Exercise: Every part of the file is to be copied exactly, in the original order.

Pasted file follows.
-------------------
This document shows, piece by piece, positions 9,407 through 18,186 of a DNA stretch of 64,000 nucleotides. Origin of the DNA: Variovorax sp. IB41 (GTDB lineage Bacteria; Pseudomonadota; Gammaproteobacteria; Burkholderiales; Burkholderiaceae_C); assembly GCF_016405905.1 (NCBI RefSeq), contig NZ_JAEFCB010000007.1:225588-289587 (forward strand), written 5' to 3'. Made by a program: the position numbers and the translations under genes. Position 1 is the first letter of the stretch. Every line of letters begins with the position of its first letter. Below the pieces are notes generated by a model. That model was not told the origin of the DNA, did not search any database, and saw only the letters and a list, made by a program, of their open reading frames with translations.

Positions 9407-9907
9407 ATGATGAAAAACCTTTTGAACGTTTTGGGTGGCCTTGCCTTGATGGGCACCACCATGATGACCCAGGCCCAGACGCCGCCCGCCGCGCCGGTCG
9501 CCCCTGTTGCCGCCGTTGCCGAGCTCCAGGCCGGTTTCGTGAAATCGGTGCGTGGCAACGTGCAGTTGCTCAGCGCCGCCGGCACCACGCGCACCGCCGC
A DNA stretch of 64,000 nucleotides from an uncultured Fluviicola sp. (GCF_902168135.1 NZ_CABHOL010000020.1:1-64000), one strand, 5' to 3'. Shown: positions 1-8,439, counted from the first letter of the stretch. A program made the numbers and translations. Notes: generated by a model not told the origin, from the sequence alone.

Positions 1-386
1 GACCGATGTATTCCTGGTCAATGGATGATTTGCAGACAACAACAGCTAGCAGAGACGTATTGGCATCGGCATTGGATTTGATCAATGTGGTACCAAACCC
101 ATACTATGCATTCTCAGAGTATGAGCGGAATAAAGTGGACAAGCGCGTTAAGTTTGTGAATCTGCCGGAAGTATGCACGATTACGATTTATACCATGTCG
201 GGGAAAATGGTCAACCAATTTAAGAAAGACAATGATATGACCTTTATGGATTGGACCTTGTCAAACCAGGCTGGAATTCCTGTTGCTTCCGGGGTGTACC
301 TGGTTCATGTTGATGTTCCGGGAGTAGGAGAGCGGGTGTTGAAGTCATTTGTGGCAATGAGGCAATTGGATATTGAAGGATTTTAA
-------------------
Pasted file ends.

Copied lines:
This document shows, piece by piece, positions 9,407 through 18,186 of a DNA stretch of 64,000 nucleotides. Origin of the DNA: Variovorax sp. IB41 (GTDB lineage Bacteria; Pseudomonadota; Gammaproteobacteria; Burkholderiales; Burkholderiaceae_C); assembly GCF_016405905.1 (NCBI RefSeq), contig NZ_JAEFCB010000007.1:225588-289587 (forward strand), written 5' to 3'. Made by a program: the position numbers and the translations under genes. Position 1 is the first letter of the stretch. Every line of letters begins with the position of its first letter. Below the pieces are notes generated by a model. That model was not told the origin of the DNA, did not search any database, and saw only the letters and a list, made by a program, of their open reading frames with translations.

Positions 9407-9907
9407 ATGATGAAAAACCTTTTGAACGTTTTGGGTGGCCTTGCCTTGATGGGCACCACCATGATGACCCAGGCCCAGACGCCGCCCGCCGCGCCGGTCG
9501 CCCCTGTTGCCGCCGTTGCCGAGCTCCAGGCCGGTTTCGTGAAATCGGTGCGTGGCAACGTGCAGTTGCTCAGCGCCGCCGGCACCACGCGCACCGCCGC
A DNA stretch of 64,000 nucleotides from an uncultured Fluviicola sp. (GCF_902168135.1 NZ_CABHOL010000020.1:1-64000), one strand, 5' to 3'. Shown: positions 1-8,439, counted from the first letter of the stretch. A program made the numbers and translations. Notes: generated by a model not told the origin, from the sequence alone.

Positions 1-386
1 GACCGATGTATTCCTGGTCAATGGATGATTTGCAGACAACAACAGCTAGCAGAGACGTATTGGCATCGGCATTGGATTTGATCAATGTGGTACCAAACCC
101 ATACTATGCATTCTCAGAGTATGAGCGGAATAAAGTGGACAAGCGCGTTAAGTTTGTGAATCTGCCGGAAGTATGCACGATTACGATTTATACCATGTCG
201 GGGAAAATGGTCAACCAATTTAAGAAAGACAATGATATGACCTTTATGGATTGGACCTTGTCAAACCAGGCTGGAATTCCTGTTGCTTCCGGGGTGTACC
301 TGGTTCATGTTGATGTTCCGGGAGTAGGAGAGCGGGTGTTGAAGTCATTTGTGGCAATGAGGCAATTGGATATTGAAGGATTTTAA